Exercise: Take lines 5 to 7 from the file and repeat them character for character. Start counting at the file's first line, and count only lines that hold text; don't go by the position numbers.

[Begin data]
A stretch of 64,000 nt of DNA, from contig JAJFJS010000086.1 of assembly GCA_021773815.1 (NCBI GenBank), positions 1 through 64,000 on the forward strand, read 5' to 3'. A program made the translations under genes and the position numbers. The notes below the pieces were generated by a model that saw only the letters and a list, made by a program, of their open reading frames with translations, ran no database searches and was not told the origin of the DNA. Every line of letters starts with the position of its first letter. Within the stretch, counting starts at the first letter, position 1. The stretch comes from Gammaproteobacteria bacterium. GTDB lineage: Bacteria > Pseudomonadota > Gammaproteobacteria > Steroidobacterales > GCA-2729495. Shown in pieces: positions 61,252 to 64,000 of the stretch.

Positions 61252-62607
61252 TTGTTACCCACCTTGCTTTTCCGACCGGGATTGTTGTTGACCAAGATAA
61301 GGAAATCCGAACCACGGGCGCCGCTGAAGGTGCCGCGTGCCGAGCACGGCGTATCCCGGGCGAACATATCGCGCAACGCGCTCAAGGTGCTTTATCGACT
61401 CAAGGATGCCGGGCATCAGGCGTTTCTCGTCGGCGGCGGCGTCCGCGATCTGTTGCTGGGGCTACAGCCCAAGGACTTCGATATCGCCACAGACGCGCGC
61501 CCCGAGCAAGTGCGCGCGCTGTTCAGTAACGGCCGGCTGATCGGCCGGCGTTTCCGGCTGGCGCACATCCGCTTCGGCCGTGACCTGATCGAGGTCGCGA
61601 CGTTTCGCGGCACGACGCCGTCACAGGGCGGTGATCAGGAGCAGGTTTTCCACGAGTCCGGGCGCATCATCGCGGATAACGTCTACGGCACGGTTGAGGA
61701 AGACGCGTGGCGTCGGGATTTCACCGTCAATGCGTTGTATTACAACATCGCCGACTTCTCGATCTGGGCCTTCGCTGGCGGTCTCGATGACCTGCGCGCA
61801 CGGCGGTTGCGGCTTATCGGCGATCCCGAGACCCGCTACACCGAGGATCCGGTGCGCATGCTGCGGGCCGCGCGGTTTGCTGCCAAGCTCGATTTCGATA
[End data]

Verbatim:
61401 CAAGGATGCCGGGCATCAGGCGTTTCTCGTCGGCGGCGGCGTCCGCGATCTGTTGCTGGGGCTACAGCCCAAGGACTTCGATATCGCCACAGACGCGCGC
61501 CCCGAGCAAGTGCGCGCGCTGTTCAGTAACGGCCGGCTGATCGGCCGGCGTTTCCGGCTGGCGCACATCCGCTTCGGCCGTGACCTGATCGAGGTCGCGA
61601 CGTTTCGCGGCACGACGCCGTCACAGGGCGGTGATCAGGAGCAGGTTTTCCACGAGTCCGGGCGCATCATCGCGGATAACGTCTACGGCACGGTTGAGGA